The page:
Alien Apocalypse - The Hunger
Review by Craig Jones,
author of the Gem
Series and What
Happened to Rhodri.
Apocalypse : The Hungerí is not so much Apocalypse Now as it is
Apocalypse Then. Dean Giles fills in the back story of Leon and his son
Elliott. Ever since The Phantom Menace Iíve been more than a little
afraid of prequels, but this one is different.
The opening chapter is simply relentless...a runaway train that,
having read ĎThe Storm,í I knew was heading for one almighty crash.
The pace of the writing is electric, but that doesnít blur the images
that Giles paints so well in the readerís imagination. Like I said, I
knew what was coming, but that still didnít stop me from being on the
edge of my seat! Especially when Giles gives us a creepy introduction to
the growing consciousness that is the villain of the piece... I donít
want to give too much away about that but suffice to say that itís a
more worrying sensation to know that the green growths from ĎThe
Apocalypseí have intent.
Giles has something special bubbling away here and I cannot wait for the
next episode. This is a Five Star story that weíre getting for free!
How can anyone resist?
K. Raphael "AstraDaemon, The Zombiephiles"
Apocalypse - Genesis
is the third story in the sci-fi series by Dean Giles; Alien Apocalypse:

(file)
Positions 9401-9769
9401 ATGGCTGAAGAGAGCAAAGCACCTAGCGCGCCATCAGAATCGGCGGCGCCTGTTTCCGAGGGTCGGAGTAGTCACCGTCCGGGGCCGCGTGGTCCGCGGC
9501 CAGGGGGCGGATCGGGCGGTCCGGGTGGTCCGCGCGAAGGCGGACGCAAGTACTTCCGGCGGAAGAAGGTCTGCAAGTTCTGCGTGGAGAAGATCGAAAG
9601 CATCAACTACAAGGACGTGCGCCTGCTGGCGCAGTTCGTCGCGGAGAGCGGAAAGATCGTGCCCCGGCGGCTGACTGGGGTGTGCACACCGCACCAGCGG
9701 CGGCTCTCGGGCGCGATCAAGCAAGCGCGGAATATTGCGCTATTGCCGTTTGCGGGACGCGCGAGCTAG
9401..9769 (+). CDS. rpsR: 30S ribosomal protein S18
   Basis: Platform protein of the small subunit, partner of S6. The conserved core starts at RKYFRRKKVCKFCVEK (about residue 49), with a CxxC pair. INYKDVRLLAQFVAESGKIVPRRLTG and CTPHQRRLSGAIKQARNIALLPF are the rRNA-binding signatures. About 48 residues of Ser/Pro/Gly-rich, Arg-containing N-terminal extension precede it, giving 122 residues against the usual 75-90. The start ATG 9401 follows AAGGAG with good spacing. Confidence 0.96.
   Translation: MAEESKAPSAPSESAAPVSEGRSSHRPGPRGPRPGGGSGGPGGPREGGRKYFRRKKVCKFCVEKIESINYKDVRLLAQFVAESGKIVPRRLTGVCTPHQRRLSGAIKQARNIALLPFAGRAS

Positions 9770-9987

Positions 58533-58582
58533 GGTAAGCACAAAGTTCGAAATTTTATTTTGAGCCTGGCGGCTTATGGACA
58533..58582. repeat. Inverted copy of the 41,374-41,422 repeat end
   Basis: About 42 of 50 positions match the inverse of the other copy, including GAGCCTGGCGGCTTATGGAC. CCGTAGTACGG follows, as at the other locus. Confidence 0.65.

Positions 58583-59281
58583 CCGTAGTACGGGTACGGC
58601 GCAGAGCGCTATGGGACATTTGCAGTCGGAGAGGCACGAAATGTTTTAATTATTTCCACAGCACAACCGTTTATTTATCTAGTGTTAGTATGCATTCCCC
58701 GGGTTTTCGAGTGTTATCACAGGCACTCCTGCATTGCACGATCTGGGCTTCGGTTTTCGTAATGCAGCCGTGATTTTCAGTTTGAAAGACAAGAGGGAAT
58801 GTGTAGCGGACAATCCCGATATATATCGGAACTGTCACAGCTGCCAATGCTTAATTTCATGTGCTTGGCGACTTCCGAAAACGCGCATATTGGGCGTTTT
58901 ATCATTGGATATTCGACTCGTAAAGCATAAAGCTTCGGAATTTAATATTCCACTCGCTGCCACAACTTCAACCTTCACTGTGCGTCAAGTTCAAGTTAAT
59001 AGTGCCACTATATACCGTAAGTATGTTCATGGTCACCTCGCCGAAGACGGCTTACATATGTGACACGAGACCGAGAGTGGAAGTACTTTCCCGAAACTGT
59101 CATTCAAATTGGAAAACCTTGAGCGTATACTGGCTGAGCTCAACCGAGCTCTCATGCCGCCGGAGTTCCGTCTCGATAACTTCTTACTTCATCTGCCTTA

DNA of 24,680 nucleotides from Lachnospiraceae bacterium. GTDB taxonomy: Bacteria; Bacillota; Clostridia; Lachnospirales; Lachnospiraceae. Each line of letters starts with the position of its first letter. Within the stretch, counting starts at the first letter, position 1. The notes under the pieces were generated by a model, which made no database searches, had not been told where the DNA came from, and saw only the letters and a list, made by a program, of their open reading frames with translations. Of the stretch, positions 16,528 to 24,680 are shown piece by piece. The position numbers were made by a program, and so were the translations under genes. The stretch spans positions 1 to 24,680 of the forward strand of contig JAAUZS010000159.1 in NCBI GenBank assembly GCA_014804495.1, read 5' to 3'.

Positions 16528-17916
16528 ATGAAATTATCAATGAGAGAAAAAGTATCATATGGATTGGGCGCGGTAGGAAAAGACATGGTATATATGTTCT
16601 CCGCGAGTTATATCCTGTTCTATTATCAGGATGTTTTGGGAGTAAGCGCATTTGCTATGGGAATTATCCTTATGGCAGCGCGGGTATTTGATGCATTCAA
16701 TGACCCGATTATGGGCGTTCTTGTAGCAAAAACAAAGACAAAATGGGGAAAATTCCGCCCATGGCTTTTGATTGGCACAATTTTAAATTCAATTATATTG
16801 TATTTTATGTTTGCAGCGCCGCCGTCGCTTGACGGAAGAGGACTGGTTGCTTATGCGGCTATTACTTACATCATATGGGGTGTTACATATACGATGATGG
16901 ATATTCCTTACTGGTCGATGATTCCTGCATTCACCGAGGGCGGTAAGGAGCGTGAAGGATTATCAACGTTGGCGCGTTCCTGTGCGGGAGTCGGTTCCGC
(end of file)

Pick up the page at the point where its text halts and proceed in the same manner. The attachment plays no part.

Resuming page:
The Hunger is a free prequel that offers a very brief glimpse of what
happened before Alien
Apocalypse - The Storm.
Hunger, readers are shown the murder that resulted in Leon's prison
sentence, as well as Elliot's personal reaction to the fate of his
parents. The most interesting part is the POV of the alien entity,
describing the journey to Earth and the way the entity views our planet.
While the alien POV was a nice touch, I prefer the way Leon was written
in The Storm. The second chronological story seems somewhat inconsistent
with the writing style of The Hunger and Genesis, but keep in mind that
The Storm was actually written first.
whatever reason, Giles changed his writing style by including the POV of
the alien entity in The Hunger & Genesis, which I disliked in the
prequel, but I felt the alien POV was necessary in Genesis.
The Storm, Elliot is living with his aunt and uncle; his father, Leon,
is in prison for manslaughter. The settings and POV switch between
Elliot and Leon as a passing comet leaves debris in our atmosphere,
followed by an alien attack. It gave a very intimate feeling to that
Genesis, the alien substance that is only susceptible to oil is referred
to as "the ancient mind," and is one of the main POVs
throughout the story. The other POVs are told through Leon, and a
creation of the alien entity. The new creations give an unexpected depth
to the series that I was not expecting, and open up all kinds of
possibilities for the next installment.
this point, not only do I think very highly of Dean Giles & his
sci-fi tales (check out Ghost
in the Machine for another great sci-fi story), but I think
Alien Apocalypse would make a fantastic graphic novel.